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Ohio Department of Aging Boomerang: It all comes back to you!

Boomerang: It all comes back to you!

My Family - November 2012
 

How to use generational differences to enhance, not strain caregiving
Two simple principles can help you set the ground rules for successful caregiving

By Peter G. Tamburro, Boomerang staff writer

I am a baby boomer. I'm well into the second half of my career and designing my retirement. Some of my 78 million peers nationwide are starting new careers, going back to school and putting their kids through college. We're looking forward to a time of newfound independence, becoming more involved in our communities and taking on new responsibilities and experiences. In contrast, our parents are letting go of responsibilities, downsizing and giving up independence to declining energy, health or savings. They also are trying to understand their lifetime experience and the legacy they leave behind. As a result, they have a need for control over their lives, even as they become more dependent on others.

According to a USA TODAY/ABC News/Gallup Poll, 41 percent of boomers provide some type of financial or personal care help to one or both parents. More than a third (37 percent) of all boomers expect to provide care for an aging parent at some time in the future, and half are concerned about being able to do so. Eight percent of boomers have moved their parents in with them to provide care.

Boomers and their parents are at different stages of their lives, with different needs and priorities. If it sometimes seems that you and your parents aren't speaking the same language when it comes to their care needs, it's because you aren't. At the same time that your opportunities are opening up, they may see theirs as shrinking. They are proud of the lives they've lived, and they worry about becoming dependent on you and others.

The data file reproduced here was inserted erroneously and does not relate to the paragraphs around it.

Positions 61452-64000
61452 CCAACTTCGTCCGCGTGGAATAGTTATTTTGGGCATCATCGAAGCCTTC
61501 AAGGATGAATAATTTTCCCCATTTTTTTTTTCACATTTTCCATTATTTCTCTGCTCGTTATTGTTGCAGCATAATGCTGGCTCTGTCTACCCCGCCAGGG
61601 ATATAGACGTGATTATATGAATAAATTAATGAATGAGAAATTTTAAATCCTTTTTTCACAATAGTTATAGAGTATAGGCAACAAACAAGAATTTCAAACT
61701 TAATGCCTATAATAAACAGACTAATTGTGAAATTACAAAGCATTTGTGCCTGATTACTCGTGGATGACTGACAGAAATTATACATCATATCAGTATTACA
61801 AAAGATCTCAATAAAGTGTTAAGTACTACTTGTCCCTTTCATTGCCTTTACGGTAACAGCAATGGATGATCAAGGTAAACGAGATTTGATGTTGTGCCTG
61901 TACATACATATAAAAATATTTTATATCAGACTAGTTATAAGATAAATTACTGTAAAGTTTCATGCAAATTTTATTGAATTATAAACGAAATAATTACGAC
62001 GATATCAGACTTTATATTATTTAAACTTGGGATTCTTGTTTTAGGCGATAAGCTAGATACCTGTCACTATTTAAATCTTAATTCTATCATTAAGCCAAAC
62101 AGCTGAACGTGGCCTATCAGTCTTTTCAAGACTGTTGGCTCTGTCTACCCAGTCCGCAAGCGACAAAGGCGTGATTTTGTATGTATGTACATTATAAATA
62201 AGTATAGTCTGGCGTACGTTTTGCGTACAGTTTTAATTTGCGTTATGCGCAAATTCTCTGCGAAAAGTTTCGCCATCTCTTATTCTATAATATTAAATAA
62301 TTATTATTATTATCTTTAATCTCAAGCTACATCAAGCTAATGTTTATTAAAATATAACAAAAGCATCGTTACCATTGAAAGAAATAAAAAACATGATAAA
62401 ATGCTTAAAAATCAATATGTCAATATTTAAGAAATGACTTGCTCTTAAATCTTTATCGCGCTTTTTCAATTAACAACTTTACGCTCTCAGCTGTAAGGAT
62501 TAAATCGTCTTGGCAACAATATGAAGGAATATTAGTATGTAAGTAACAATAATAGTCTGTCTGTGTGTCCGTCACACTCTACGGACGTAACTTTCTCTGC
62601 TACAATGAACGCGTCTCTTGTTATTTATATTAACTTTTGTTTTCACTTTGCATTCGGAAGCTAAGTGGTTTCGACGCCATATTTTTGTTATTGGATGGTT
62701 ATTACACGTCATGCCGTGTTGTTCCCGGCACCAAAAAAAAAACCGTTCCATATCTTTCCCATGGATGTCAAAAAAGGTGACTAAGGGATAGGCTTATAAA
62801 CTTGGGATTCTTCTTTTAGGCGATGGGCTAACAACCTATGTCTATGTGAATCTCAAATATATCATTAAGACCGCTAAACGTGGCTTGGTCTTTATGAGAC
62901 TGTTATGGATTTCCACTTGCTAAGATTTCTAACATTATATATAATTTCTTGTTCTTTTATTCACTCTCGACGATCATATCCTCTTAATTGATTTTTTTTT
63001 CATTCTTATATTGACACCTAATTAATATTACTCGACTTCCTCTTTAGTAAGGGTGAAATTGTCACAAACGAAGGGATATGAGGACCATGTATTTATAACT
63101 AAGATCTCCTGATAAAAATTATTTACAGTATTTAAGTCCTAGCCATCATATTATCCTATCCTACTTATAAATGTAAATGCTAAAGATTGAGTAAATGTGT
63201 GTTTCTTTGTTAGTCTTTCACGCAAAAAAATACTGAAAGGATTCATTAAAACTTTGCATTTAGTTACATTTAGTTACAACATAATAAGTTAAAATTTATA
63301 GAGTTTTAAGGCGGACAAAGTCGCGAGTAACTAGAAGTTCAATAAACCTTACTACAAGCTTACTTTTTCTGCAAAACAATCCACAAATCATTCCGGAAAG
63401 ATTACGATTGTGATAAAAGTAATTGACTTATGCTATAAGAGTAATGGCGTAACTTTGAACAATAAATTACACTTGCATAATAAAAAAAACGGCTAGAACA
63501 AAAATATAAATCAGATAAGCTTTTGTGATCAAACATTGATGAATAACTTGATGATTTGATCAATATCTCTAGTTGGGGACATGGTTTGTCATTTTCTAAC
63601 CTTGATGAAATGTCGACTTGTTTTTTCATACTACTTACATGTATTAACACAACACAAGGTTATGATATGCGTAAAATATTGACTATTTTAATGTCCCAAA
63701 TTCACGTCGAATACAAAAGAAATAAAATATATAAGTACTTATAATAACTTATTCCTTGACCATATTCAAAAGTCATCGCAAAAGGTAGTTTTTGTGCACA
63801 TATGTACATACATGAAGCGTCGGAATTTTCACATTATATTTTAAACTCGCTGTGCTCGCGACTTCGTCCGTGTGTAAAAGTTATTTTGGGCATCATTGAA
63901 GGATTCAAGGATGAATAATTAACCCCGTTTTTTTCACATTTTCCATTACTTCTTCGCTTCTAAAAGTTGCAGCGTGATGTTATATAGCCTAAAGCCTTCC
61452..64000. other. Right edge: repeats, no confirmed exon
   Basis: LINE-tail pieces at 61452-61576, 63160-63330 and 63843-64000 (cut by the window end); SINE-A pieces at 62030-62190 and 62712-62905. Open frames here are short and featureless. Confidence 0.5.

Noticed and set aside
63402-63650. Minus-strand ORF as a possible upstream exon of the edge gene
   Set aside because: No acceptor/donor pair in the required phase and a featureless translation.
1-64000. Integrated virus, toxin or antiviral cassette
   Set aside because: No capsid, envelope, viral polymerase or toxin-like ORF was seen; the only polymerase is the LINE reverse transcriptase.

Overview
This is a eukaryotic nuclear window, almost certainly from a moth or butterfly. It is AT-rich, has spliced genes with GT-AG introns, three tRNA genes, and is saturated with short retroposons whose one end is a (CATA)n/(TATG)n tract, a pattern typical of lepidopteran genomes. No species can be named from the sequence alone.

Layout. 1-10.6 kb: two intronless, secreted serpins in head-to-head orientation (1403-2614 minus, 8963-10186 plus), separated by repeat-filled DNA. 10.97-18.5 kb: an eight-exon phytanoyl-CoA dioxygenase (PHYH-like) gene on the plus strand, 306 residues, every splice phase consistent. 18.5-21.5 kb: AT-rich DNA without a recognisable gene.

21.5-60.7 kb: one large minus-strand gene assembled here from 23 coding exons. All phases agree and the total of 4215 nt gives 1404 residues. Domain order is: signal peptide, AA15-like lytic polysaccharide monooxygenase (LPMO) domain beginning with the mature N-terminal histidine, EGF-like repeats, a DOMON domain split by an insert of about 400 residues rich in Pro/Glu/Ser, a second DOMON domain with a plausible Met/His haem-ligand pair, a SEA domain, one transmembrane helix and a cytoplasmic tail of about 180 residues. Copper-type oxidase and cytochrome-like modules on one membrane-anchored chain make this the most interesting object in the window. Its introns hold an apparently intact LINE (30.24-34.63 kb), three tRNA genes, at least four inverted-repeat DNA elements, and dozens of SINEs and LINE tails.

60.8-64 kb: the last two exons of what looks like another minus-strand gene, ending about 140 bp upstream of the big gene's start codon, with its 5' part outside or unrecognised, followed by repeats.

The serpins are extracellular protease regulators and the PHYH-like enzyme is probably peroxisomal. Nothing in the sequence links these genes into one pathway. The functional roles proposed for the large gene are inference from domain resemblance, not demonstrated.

When you accept the call to be a caregiver to your parent or parents, you accept two basic roles:

  1. Help them determine the help they need; and
  2. Help them get it.

Keep these two principles in mind and don't try to provide more help than they ask for. As their trust in you builds, they will become more comfortable asking for help. At the same time, this strategy also helps them learn to appreciate your time and effort and respect your own needs.

You think you know your parents, but many boomers who have become caregivers for their parents report that the experience allowed them to learn things about Mom and Dad that they never knew. As your parents age and become less independent, take the time to ask them about their experiences, growing older and the changes they are going through. Ask them about their losses, too - people, pets, jobs, etc. Learning how they deal with loss will help you help them as they lose independence.

Your experiences with your parents now also can help you overcome your own personal hurdles. Ask your parents, "What was life like for you when you were my age?" Like you, they're human and flawed, and did the best they could with what they knew at the time. Times were different for them; Oprah and Dr. Phil weren't there to guide their way, and they couldn't turn to the Internet for a plethora of unsolicited advice. They figured things out for themselves and, very likely, are still quite able to do so now. When you get an idea of how they solved problems, you'll be better able to attack the issues you share today in a way that they understand and that honors their preferences. Keep communication open, honest and clear. When it comes to uncomfortable topics like care and end-of-life planning, you may have to have several discussions to break down communication barriers like fear and pride.

While it may feel like the tables have turned and now you are the parent and they are the child, it's important to remember that your parents are adults and deserve to be treated as such. On the flip side, you are also an adult now, and they need to see and respect that as well.

 

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